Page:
What hopes for detente between Japan and China?
What are the prospects for some form of detente between Japan and China? Ahead of next week’s Apec summit, where leaders of the two countries are expected to meet, Ben Hall discusses the reasons for the strained relations between the two countries with Beijing bureau chief Jamil Anderlini and David Pilling, Asia editor.
Historians may record that Brics mania reached its height during the 2014 football World Cup in Brazil. President Dilma Rousseff used the occasion to host a summit of the leaders of the five Brics: Brazil itself, Russia, India, China and South Africa. The formation of a new Brics development bank was announced, with its headquarters in Shanghai.
With protests now into their second week in Hong Kong, many are asking what it will now take to get the city back to normal. While schools and government offices are back open, many key roads in three of Hong Kong’s main business districts remain behind the barricades. Though protester numbers have dwindled, previous efforts to remove them have merely served as a rallying cry. So what’s the likely endgame? Read more
Hong Kong’s political crisis
The scale and persistence of the pro-democracy protests in Hong Kong have taken many by surprise. Gideon Rachman is joined by David Pilling, Asia bureau chief, and Tom Mitchell, Beijing correspondent, to discuss the crisis and China’s response.
Protesters remain on the streets of Hong Kong’s central commercial district on Tuesday, following three days of demonstrations. They are calling for changes to the way Hong Kong chooses its chief executive, its top politician. Here’s an explainer of what’s going on.
By Gideon Rachman
The demonstrations on the streets of Hong Kong present China with its biggest political challenge since the pro-democracy movement was crushed in and around Tiananmen Square in 1989. The parallels between the demonstrations in Hong Kong now and those in Beijing, 25 years ago are eerie – and must be profoundly unsettling to the Communist party leadership. Once again, the demonstrations are led by students demanding democratic reform. Once again, the central authorities have lost control – and risk facing a choice between repression and a humiliating climbdown. Once again, the ultimate question is the power and authority of the Communist party in Beijing.
A pro-democracy demonstrator (centre) gestures in front of a police line near the Hong Kong government headquarters © Getty
There can’t be many uprisings where those being tear gassed stop to pick up their own rubbish. It is a mark of Hong Kong’s sense of civic responsibility – of course precisely the quality that makes so eminently reasonable its aspiration to choose its own leader – that even its radical vanguard behaves so courteously. Read more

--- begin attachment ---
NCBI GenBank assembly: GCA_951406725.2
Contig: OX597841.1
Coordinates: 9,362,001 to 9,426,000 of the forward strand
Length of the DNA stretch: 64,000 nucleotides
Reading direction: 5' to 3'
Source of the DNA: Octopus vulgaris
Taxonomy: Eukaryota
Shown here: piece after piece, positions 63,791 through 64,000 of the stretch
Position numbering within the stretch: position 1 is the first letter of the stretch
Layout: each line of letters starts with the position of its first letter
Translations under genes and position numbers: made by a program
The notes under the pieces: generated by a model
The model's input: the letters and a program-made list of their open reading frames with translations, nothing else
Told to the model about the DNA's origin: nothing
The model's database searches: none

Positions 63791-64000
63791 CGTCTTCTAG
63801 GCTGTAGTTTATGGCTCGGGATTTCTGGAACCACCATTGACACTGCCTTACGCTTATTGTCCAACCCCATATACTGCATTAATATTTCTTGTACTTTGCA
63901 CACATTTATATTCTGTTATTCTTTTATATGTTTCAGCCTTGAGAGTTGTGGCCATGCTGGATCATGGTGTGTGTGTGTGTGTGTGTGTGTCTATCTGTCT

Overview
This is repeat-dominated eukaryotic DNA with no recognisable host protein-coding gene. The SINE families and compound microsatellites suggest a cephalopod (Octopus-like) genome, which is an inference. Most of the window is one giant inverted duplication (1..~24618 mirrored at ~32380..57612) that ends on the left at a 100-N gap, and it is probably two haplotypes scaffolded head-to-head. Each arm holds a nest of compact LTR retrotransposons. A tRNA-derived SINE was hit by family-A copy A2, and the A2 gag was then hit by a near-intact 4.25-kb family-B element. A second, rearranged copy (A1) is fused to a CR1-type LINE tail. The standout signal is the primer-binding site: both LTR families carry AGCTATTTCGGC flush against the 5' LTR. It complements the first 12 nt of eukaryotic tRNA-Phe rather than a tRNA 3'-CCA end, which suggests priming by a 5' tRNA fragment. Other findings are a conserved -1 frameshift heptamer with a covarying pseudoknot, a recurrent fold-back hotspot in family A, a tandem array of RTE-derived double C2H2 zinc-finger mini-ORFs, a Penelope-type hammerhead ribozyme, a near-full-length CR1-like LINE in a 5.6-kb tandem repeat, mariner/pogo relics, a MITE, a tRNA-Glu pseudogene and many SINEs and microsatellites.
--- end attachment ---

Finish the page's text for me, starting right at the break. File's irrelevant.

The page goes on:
By Gideon Rachman
In 1990 Kenichi Ohmae, a management consultant, published a book called The Borderless World, whose title captured the spirit of globalisation. Over the next almost 25 years developments in business, finance, technology and politics seemed to confirm the inexorable decline of borders and the nation states they protected.
A spike in the cost of government borrowing is raising the spectre of Venezuela defaulting on its more than $80bn of sovereign debt
Italy’s anti-euro, anti-immigrant Northern League party is seizing on the Scottish referendum to relaunch calls for secession of the north of Italy
A meeting between the leaders of China and India next week underscores the slow thaw in the countries’ relations as their economic links strengthen
Isis is recruiting in Istanbul‘s impoverished suburbs, often through religious study groups, to boost its ranks of fighters and populate its self-declared caliphate. Read more
By Gideon Rachman
At the beginning of the year, I gave a talk about “geopolitical risk” to a big conference of investors. I trotted briskly around the course: Russia, the Middle East, the South China Sea, the eurozone. Afterwards, I was having coffee with one of the other speakers, a celebrated private-equity investor, and asked him how much he thought about geopolitical risk.
By Gideon Rachman
The headlines are dominated by regional crises – in Ukraine, in Iraq and in the South China Sea. But is there a common thread that ties together these apparently unconnected events?
By Lucy Hornby
It was a vintage 1950s moment as foreign diplomats based in Beijing streamed into the Great Hall of the People this weekend for a ceremony designed to re-establish China’s international leadership as an advocate for poorer countries and an alternative to the US.
China’s growing commercial clout is giving it international sway that it has not enjoyed since the 1950s. At the time, Jawharlal Nehru of India allied with charismatic Chinese premier Zhou Enlai to promote the non-aligned movement of countries loyal to neither the US nor the Soviet Union, most of which had only recently broken free of the British Empire.
China is now putting forward a revived vision for how it can use its growing power — at the same time as tensions are flaring along its maritime borders. Read more